Reagan’s act, both contemptuous and contemptible as was Kennedy’s, was at least understandable as part of a long-term strategy, though. Getting the GOP primed for a conservative takeover would have required discrediting the then-controlling moderates first, and Ford was an obstacle to that happening. Not that the Reaganauts would have ever admitted that, though - they didn’t explain their actions any more than Kennedy did.

Carter’s nice-guy personality wasn’t what made him a bad president. The state of the ecomony at the time certainly didn’t help matters any, and whole Iran thing was a thorn in the side of the Executive office.

However, the main thing that killed Carter was his insistance on maintaining the “Washington Outsider” role that he ran on during his campaign. He had that wholesome, down-home, personality that didn’t cotton to the citified, old boy network, and crooked politicians of D.C. While it might be fine to ride that train on the campaign trail, the reality is that after the inauguration, the President MUST play ball with those Washington insiders. The President MUST attach himself to the old boy network. The President MUST play politics. After all, he IS a politician.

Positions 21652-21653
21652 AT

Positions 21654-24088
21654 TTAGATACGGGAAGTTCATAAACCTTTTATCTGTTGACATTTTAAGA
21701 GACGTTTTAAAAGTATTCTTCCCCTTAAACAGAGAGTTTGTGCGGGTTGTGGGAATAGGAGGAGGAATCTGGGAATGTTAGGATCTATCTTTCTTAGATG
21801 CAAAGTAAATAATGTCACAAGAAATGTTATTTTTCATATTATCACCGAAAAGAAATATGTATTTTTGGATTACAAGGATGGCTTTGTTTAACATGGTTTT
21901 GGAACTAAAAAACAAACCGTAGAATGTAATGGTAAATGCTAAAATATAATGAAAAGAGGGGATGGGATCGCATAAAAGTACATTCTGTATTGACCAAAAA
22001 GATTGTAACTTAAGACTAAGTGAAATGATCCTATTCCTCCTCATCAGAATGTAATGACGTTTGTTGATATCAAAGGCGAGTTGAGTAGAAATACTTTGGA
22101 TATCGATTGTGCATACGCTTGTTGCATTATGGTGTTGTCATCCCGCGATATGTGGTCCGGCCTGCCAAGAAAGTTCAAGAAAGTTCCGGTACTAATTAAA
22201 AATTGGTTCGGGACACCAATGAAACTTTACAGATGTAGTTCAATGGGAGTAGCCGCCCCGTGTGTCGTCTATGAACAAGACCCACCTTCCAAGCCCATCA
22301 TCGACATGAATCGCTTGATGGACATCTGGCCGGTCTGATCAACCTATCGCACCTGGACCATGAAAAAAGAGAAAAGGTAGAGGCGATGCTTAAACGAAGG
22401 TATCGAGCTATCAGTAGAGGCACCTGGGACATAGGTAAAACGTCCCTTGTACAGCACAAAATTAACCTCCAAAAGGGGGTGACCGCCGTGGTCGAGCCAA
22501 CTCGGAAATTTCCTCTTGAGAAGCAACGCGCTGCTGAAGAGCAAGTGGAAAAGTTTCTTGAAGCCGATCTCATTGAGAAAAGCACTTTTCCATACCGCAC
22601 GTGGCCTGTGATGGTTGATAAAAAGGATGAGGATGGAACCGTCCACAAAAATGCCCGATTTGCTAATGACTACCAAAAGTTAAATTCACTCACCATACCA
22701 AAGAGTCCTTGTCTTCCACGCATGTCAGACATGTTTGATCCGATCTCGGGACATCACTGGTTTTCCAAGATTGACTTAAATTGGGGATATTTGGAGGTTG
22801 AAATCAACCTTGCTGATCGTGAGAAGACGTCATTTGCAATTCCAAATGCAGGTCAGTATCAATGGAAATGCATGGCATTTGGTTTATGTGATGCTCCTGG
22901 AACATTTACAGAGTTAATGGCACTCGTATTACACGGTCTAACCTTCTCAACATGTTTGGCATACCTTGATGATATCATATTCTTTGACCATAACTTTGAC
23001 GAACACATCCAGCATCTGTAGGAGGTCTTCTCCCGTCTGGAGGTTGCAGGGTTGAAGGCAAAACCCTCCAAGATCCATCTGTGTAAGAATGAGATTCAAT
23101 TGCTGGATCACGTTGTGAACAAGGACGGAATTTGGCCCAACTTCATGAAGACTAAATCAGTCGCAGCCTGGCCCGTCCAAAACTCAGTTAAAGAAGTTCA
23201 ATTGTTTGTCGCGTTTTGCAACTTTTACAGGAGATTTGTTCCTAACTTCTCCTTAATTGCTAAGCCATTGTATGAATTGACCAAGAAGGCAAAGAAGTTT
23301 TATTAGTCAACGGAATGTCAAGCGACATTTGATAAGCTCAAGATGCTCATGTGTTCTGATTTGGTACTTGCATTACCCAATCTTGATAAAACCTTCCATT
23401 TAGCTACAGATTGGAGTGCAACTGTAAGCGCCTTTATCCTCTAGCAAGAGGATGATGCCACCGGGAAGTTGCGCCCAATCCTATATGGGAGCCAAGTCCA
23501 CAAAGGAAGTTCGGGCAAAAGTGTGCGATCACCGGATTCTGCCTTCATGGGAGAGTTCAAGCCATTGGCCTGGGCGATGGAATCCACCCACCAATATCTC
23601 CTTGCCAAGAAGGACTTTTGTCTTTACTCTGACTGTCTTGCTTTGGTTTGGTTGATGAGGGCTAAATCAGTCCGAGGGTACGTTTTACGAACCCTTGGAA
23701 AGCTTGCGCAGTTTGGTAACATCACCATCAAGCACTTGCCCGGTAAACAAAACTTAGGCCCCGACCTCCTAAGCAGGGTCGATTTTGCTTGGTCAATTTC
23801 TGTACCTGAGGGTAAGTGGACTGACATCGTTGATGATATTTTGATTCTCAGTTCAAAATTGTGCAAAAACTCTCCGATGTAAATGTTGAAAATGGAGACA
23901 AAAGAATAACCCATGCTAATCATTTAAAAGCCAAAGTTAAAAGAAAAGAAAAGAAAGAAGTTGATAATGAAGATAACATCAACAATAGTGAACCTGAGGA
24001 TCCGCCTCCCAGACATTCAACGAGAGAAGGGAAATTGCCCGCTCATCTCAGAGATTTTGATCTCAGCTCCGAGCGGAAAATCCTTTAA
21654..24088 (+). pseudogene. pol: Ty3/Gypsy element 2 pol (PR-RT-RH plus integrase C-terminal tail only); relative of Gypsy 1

Carter didn’t do this. He and his cabinet built a wall between them and most of Washington, Republican and Democrat alike. Bad move. Support was hard to come by. Opposition was plentiful.

Bye-bye Jimmy.

Carter was a highly intelligent, deeply honorable man, as well as one of the worst Presidents in history.

He did not fail because he was too decent. He failed because he ran on a platform that claimed that a complete lack of experience was what qualified him for the job as President, against an opponent who self-destructed on Poland.

He thought being President was going to be like being governor of Georgia, only more so. Remember him taking a speed reading course so he could read every word of every bill he signed? He wound up getting bogged down in stuff like designing the uniforms of the White House doorman and filling out the schedules for the tennis courts.

Then he was going to solve the energy crisis by going on TV in a sweater and scolding the American public for its malaise. It was the “moral equivalent of war” - aka MEOW.

He was one of those people Joseph Heller referred to as having “lots of intelligence but absolutely no brains”.

He once said he and Rosalyn (the original Iron Magnolia) nearly divorced while he was writing his book about being President because they argued about what to say. P.J. O’Rourke said his favorite line from the Carter book was from Rosalyn - “I became aware of the need we had to help the mentally handicapped while I was helping Jimmy in his run for governor.”

And Carter promised to serve out his term as governor and not run for President, too - oops.

Poor guy - he is never going to get that Nobel Peace Prize he lobbied so hard for, either.

A sweet, sweet guy - but not a clue in the world as to how the big boys play.

Regards,
Shodan